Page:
The tenure elongation bill

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Last week, President Goodluck Jonathan formally let the cat out of the bag as he publicly announced what was initially considered to be mere speculation; a tenure elongation bill for consideration by the National Assembly.

The proposed bill, according to President Jonathan, is to help reduce acrimony as well as eliminate the frictions associated with the bid by incumbent elected public officers, specifically the President and Governors, in their pursuit of a second term, often to the detriment of good governance.

No matter how germane the arguments in support of the proposal may sound, the bill for all intents and purposes, and irrespective of the amount of the accompanying spin, appears to be self serving, especially when considered against the backdrop of the call for good governance in the shape of the provision of needed infrastructure and the creation of an enabling environment for economic activities to thrive and grow the economy.

President Jonathan ought to have been more preoccupied with ensuring that his government hits the ground running, rather than engage in diversionary moves that could cause the deliberate confusion that the proposed Bill has already generated in the country.

The timing also calls to question the intended benefit of the presidential bill as the argument that Jonathan has barred himself from benefitting from the single, elongated tenure, is not convincing either, since there is no constitutional provision that bars him from seeking another term of office in 2015.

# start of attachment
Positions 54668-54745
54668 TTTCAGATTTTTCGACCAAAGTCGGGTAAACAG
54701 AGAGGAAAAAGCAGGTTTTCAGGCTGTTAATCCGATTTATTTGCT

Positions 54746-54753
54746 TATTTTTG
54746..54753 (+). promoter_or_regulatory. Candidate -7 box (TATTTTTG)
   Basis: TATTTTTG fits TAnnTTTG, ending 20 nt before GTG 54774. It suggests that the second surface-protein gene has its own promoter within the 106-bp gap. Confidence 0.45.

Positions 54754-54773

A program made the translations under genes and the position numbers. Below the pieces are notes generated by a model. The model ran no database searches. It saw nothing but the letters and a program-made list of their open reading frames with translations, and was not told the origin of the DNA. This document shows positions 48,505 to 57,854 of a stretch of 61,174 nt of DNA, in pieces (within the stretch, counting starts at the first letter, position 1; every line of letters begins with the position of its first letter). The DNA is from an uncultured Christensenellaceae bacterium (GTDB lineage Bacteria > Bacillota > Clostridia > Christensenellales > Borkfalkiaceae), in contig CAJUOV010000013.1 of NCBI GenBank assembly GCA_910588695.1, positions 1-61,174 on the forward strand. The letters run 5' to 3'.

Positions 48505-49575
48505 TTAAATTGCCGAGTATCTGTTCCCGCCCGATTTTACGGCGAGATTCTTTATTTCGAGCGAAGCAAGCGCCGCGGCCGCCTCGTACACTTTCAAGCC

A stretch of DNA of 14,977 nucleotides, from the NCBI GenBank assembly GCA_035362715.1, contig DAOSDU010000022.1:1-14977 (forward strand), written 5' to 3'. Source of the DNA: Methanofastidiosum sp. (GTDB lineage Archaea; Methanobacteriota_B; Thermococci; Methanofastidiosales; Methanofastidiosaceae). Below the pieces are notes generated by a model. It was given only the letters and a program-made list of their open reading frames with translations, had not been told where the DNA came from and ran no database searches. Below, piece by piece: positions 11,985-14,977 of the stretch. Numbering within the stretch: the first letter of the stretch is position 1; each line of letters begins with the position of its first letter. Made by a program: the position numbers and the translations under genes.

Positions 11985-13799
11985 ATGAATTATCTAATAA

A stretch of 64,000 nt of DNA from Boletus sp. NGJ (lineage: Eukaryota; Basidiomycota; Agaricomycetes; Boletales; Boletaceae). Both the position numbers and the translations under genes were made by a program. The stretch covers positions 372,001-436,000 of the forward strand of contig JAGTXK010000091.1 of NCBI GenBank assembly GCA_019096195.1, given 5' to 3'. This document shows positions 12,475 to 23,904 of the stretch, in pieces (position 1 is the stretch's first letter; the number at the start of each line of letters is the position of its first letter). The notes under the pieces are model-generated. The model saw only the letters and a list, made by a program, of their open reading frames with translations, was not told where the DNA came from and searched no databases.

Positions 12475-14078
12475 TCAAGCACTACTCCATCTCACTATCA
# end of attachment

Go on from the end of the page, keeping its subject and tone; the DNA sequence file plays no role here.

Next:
Besides, on the basis of his antecedents, it is important to ask if President Jonathan can be trusted to abide by the rules, given that he deliberately refused to respect the provisions of his party’s constitution in respect of its zoning policy, in the lead to the April elections, in addition to his refusal to sign an agreement to confirm his earlier assurance, that he will not run for a second term in 2015. The issue is more worrisome given that President Jonathan’s eligibility for 2015 has not been clearly defined.

There is no need for the unnecessary heating of the polity with an issue that is purely diversionary and appears to be programmed to serve a hidden personal agenda while serious matters of security, decayed infrastructure, unemployment, among other national questions, are left unattended to.

 Of equal concern is the attempt to woo the people into accepting the proposed amendment through a befuddling but unconvincing argument that President Jonathan has deliberately excluded himself from benefitting from the proposed law, while they have not explained how they plan to stop first term governors from seeking re-election under the proposed amendment.

.We share the view of those who argue that the pressing problems of Nigeria today, should be what the president should focus on and provide solutions for. Besides, the opposition so far generated by the plan should give the president and his handlers the pause. A tenure elongation agenda, by whatever name it is called, is not what we need at this moment and we urge that the plan be quietly dropped by President Jonathan. We all remember how Obasanjo’s Third Term Agenda polarized the country; President Goodluck Jonathan should not walk the same route. Unfortunately, that is where his tenure emendation plan will head.

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